Teachers strive to ensure that pupils are engaged, don’t they?
I chose to look at engagement for my Masters dissertation several years ago and quickly concluded that engagement is a vey complex topic, but we can define it generally as:
The degree of attention, curiosity, interest, optimism, and passion that students show when they are learning or being taught, which extends to the level of motivation they have to learn and progress in their education.
-The Glossary Of Education Reform-
It can also represent wider aspects:
Participation in educationally effective practices, both inside and outside the classroom, which leads to a range of measurable outcomes
– Kuh et al., 2007 –
Definitions aside, all teachers have their own ideas of what engagement actually looks like in the classroom. Teachers can also be informed that they ‘engaged the class well’ or ‘not all pupils were engaged’ or even ‘little Billy was staring into space over in the corner.’ I’ll put to one side the question surrounding the ability of observers to observe for a moment.
(I often wonder what would happen if staff meetings were observed – I must spend around 80 percent of my time staring out of the window or checking Twitter).
I’ll come back to Billy, sitting in the corner, staring into space and obviously not engaged.
The common sense assumption is this: When we are doing nothing, the brain is in some kind of stand-by mode waiting for stimuli and that when we have something to do the brain works harder. This makes complete sense and suggests that a hard working, engaged classroom is a learning classroom.
The thing is, the resting brain is far from inactive. In fact, it’s remarkably active. Brain imaging studies have found consistent levels of activation in certain regions of the brain collectively known as the default mode network. The default mode network has been linked to instances of daydreaming and mindwandering, suggesting that daydreaming could be our default mode of thought.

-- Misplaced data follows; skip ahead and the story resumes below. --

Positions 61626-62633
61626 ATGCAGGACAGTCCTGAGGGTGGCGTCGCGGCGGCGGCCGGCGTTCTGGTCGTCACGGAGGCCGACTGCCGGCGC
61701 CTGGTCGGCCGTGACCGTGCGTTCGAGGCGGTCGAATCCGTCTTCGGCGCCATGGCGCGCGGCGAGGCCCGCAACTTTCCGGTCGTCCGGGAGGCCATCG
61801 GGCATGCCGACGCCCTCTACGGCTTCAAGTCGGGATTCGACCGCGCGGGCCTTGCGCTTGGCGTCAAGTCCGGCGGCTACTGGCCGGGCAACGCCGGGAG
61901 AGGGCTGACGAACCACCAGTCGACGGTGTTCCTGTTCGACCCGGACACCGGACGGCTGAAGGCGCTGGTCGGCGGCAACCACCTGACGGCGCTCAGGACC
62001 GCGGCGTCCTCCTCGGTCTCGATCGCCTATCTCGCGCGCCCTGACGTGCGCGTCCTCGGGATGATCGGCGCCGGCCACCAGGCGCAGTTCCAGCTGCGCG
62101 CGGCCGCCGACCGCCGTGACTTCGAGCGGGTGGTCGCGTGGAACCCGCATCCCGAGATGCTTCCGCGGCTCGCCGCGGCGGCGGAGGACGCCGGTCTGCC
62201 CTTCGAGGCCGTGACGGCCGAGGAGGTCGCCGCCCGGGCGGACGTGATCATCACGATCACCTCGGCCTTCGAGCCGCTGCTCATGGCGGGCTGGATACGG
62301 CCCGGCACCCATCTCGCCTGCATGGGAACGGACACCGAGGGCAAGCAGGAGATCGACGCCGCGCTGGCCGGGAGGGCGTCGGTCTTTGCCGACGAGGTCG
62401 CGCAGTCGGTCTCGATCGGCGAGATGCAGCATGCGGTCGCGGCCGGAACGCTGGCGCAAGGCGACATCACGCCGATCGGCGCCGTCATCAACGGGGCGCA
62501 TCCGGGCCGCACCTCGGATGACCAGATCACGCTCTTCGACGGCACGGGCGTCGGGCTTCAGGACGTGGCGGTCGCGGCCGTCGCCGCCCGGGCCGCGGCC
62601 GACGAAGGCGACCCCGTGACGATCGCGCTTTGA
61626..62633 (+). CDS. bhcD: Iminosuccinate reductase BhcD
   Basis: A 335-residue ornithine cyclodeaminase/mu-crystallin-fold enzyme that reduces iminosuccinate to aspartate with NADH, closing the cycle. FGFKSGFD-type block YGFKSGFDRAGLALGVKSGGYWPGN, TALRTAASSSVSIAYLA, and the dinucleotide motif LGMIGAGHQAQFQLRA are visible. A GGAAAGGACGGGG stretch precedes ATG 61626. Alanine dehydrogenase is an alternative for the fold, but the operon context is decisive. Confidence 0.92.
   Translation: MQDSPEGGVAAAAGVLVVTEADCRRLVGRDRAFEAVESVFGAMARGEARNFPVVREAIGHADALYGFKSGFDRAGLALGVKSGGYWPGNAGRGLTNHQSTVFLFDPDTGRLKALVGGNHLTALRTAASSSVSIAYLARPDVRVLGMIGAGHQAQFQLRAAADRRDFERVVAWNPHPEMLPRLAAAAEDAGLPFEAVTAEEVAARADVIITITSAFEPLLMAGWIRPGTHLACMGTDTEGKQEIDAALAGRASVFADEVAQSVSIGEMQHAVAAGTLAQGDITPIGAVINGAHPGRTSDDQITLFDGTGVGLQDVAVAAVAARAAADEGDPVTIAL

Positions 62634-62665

Experience sampling studies suggest that people might even spend as much time daydreaming as they do sleeping.
So perhaps Billy is daydreaming? Even if he is, he’s still wasting valuable learning time.
If we spend around about the same time daydreaming as we do sleeping, then daydreaming (like sleep) must serve some purpose; it must not only be normal but also essential and have some kind of evolutionary value.
During periods of distraction, we loosen our thought processes in order to find solutions to problems using previously unexplored options. Daydreaming can allow us to reach more creative conclusions by facilitating a period of incubation.
Daydreaming also enhances our sense of identity, often through what cognitive scientists call ‘Future Orientated Cognition’ – we recall our past and envisage what our futures might be like or imagine alternative scenarios dependent upon the choices we make. Interestingly (and incredibly sad at the same time) people with dementia are unable to daydream and to forecast the future due to damage to the default mode network.
Back to Billy…
So is Billy disengaged or has he defaulted to daydreaming mode? If he is daydreaming then is his brain busy processing the information from the lesson or planning his weekend on the Xbox?
We don’t always know what engagement looks like and we can’t make judgements based on information hidden from us. Engagement takes many forms and doesn’t always look the same. Mental ‘down-time’ certainly isn’t popular in teaching – imagine an Ofsted inspector entering a classroom during a daydreaming activity! Nevertheless, disengagement might actually make the brain work harder.
Kuh, G.D. (2007) How to Help Students Achieve. Chronicle of Higher Education. 53 (41), B12–13.